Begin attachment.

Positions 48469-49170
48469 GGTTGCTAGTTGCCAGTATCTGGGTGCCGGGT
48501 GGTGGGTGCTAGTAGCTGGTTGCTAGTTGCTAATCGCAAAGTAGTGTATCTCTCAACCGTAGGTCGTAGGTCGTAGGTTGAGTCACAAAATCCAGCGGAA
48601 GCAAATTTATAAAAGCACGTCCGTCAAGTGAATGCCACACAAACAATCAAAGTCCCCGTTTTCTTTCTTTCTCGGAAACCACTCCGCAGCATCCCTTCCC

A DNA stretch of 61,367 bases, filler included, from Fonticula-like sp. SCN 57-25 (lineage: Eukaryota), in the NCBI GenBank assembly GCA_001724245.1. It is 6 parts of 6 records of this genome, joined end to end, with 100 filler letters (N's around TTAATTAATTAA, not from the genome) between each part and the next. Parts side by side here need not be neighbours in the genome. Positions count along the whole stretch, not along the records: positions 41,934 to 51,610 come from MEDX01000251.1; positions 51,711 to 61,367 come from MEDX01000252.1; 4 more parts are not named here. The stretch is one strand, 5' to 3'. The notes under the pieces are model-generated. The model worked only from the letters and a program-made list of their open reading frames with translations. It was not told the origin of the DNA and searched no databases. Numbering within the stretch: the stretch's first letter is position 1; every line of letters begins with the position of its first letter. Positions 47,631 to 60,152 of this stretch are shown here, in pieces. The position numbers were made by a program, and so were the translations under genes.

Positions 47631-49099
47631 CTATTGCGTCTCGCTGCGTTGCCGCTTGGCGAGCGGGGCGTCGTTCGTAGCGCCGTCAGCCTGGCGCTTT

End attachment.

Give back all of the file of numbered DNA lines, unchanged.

Positions 48469-49170
48469 GGTTGCTAGTTGCCAGTATCTGGGTGCCGGGT
48501 GGTGGGTGCTAGTAGCTGGTTGCTAGTTGCTAATCGCAAAGTAGTGTATCTCTCAACCGTAGGTCGTAGGTCGTAGGTTGAGTCACAAAATCCAGCGGAA
48601 GCAAATTTATAAAAGCACGTCCGTCAAGTGAATGCCACACAAACAATCAAAGTCCCCGTTTTCTTTCTTTCTCGGAAACCACTCCGCAGCATCCCTTCCC

A DNA stretch of 61,367 bases, filler included, from Fonticula-like sp. SCN 57-25 (lineage: Eukaryota), in the NCBI GenBank assembly GCA_001724245.1. It is 6 parts of 6 records of this genome, joined end to end, with 100 filler letters (N's around TTAATTAATTAA, not from the genome) between each part and the next. Parts side by side here need not be neighbours in the genome. Positions count along the whole stretch, not along the records: positions 41,934 to 51,610 come from MEDX01000251.1; positions 51,711 to 61,367 come from MEDX01000252.1; 4 more parts are not named here. The stretch is one strand, 5' to 3'. The notes under the pieces are model-generated. The model worked only from the letters and a program-made list of their open reading frames with translations. It was not told the origin of the DNA and searched no databases. Numbering within the stretch: the stretch's first letter is position 1; every line of letters begins with the position of its first letter. Positions 47,631 to 60,152 of this stretch are shown here, in pieces. The position numbers were made by a program, and so were the translations under genes.

Positions 47631-49099
47631 CTATTGCGTCTCGCTGCGTTGCCGCTTGGCGAGCGGGGCGTCGTTCGTAGCGCCGTCAGCCTGGCGCTTT